MPs will assemble and launch an air pressure powered rocket as far as possible with the assistance of the apprentices.
Today sees a full-scale model of the Bloodhound SuperSonic Car (SSC) and Bath University’s Formula Student racing car being put on display at BIS HQ. Secretary of state Vince Cable, and BIS ministers Lord Younger, Jo Swinson and David Willetts will be meeting the teams involved in both projects during the day.
Low carbon technology and the medical world are two of the myriad of sectors open to engineers and both are seeking solutions to pressing issues, as the following will illustrate.
Shell, for example, has reminded us the deadline for its ninth Shell Springboard competition is December 13.
The competition gives winners a cash boost to take their innovations further forward and each year Shell awards £330,000 to innovative and commercially viable business ideas that aim to reduce carbon emissions.
Last year’s winner, Vantage Power, was awarded £40,000 for its hybrid powertrain technology which can be retrofitted to double-decker buses across the UK. The company’s hybrid system offers a cost efficient way to reduce fuel consumption by £20,000 a year and help buses operating in stop-start traffic in towns cut emissions by 40 per cent.
In October 2012 Shell’s Graham van’t Hoff explained to The Engineer how the Springboard competition can help in commercialising low carbon technology that often seeks to address problems in a fresh, innovative way. Click here to read more.
In the medical space, the British Association of Urological Surgeons say that as many as three million people suffer from urinary incontinence in the UK.
Around 60 to 80 per cent of these patients have not sought medical advice for their condition and a further 35 per cent view it simply as part of the ageing process.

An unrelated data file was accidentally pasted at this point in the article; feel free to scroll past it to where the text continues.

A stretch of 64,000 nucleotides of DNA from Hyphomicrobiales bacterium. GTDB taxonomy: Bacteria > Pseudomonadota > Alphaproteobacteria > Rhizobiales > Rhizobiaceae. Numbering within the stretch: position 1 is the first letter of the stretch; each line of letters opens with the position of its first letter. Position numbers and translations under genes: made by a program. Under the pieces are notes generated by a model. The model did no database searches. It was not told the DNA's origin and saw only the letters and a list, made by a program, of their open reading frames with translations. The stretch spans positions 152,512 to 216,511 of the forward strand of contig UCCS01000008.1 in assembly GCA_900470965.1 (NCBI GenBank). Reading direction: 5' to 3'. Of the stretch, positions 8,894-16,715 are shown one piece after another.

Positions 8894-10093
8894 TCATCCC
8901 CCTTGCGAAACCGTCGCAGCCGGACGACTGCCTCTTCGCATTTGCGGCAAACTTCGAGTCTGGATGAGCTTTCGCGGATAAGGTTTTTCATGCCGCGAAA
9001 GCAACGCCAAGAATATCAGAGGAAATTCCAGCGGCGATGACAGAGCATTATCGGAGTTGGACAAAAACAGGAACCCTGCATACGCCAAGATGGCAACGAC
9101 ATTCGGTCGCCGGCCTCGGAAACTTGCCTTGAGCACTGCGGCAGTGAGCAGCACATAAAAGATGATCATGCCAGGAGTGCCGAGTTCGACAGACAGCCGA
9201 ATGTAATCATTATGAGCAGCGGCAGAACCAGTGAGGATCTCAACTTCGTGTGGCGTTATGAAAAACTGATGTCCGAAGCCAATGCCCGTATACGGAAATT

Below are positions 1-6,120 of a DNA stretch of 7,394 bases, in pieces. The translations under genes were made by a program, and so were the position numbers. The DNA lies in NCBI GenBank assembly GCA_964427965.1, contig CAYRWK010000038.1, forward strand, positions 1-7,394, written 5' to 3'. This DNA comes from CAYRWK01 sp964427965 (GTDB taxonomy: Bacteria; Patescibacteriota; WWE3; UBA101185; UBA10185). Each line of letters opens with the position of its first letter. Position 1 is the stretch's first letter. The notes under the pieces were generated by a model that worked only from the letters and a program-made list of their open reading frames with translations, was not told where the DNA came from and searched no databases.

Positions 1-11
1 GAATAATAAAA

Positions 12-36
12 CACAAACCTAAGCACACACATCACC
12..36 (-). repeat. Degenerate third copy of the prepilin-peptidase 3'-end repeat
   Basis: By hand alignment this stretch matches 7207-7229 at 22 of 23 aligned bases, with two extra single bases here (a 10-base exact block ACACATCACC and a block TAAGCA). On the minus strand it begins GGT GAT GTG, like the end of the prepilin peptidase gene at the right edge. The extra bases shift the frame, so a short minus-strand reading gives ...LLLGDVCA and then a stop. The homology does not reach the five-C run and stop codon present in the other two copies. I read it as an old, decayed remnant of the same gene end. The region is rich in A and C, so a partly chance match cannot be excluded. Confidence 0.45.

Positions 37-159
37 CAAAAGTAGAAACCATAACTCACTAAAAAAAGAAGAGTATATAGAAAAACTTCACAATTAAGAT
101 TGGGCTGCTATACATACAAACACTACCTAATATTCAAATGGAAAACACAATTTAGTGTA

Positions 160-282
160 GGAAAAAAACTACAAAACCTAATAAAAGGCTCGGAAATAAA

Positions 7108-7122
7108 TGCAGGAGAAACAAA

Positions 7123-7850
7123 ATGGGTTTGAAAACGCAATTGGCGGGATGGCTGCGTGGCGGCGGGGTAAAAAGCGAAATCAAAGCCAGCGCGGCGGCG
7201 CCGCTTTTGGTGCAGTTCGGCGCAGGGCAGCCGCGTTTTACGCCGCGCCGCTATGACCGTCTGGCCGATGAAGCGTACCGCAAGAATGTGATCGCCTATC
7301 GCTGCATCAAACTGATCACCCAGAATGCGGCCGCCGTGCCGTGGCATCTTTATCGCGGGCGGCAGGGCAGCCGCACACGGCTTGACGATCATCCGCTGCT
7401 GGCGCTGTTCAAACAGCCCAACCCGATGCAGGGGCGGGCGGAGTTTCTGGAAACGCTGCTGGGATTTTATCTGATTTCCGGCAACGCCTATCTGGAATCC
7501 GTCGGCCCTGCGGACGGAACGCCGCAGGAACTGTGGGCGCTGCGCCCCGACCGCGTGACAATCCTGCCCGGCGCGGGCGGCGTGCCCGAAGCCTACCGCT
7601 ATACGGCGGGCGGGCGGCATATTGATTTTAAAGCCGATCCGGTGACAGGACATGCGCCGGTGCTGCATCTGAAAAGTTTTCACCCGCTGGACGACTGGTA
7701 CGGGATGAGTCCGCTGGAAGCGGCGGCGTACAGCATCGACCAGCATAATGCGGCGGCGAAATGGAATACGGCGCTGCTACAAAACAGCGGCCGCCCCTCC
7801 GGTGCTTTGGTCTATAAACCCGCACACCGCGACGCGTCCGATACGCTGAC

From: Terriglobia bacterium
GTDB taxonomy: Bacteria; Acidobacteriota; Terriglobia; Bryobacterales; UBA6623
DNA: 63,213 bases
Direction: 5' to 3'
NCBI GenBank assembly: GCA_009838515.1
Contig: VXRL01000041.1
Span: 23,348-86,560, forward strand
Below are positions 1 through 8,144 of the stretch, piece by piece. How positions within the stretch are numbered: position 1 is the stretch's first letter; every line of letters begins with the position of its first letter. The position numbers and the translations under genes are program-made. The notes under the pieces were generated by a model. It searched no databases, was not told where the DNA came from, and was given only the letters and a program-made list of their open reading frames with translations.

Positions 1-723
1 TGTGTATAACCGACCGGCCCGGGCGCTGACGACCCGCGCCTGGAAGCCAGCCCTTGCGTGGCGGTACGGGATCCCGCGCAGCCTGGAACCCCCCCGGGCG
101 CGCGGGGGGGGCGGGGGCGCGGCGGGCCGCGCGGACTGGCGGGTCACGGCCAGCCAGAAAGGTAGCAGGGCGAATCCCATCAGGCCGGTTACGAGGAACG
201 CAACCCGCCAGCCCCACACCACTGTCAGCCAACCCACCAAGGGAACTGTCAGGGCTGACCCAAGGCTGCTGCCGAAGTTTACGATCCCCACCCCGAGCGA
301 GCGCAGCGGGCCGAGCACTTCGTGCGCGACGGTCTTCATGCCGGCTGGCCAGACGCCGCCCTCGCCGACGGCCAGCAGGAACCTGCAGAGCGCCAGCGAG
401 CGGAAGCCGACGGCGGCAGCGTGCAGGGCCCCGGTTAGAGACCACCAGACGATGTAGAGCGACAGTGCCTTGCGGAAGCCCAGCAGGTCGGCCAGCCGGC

Alan Cottenden, Professor of Incontinence Technology in UCL’s Department of Medical Physics and Bioengineering believes that for many people the condition still remains a taboo subject, a situation that he is keen to rectify.
Cottenden is also chairman of IMechE’s organising committee and this week the organisation hosts a two day seminar programme that will do just that.
Taking place tomorrow and Wednesday, Incontinence: The Engineering Challenge IX brings together engineers, scientists and medical professionals to debate groundbreaking technologies aimed at helping people with incontinence.
The two-day seminar will discuss how engineering is helping develop future treatments for a condition which more than one-in-three women – and almost as many men – will suffer from.
As well as lectures featuring the very latest research and thinking, experts from outside the incontinence world will present technologies with the potential to revolutionise current practice.
In December 2011 The Engineer reported on ‘smart underwear’ that alerts wearers with a vibration or text message when their incontinence protection is leaking.
Under development at Brunel and Manchester universities, the underwear contains embedded circuits made of conductive thread to detect liquid and alert the user via a signalling device. Click here to read more.
The House of Lords Economic Affairs Committee will this week continue its investigations into the viability of the shale gas and oil industry.
Tomorrow, representatives from Cuadrilla, IGas Energy and INEOS will give evidence on the scope for commercial shale gas extraction and use in the UK, which areas of the UK are most likely to produce shale gas, and when production might start.
The session will also cover possible safety risks associated with fracking and what the companies intend to do to minimise these risks.
Last week Public Health England published a report that downplayed risks to the public through exposure to shale emissions provided operators follow strict guidelines. Click here to read more.
Finally, the first scheduled vessel to arrive at London Gateway for unloading is due to dock in the early hours of November 7.
The arrival of the MOL Caledon marks the beginning of ongoing operations at the site, which is the UK’s first modern major deep-sea container port and Europe’s largest logistics park..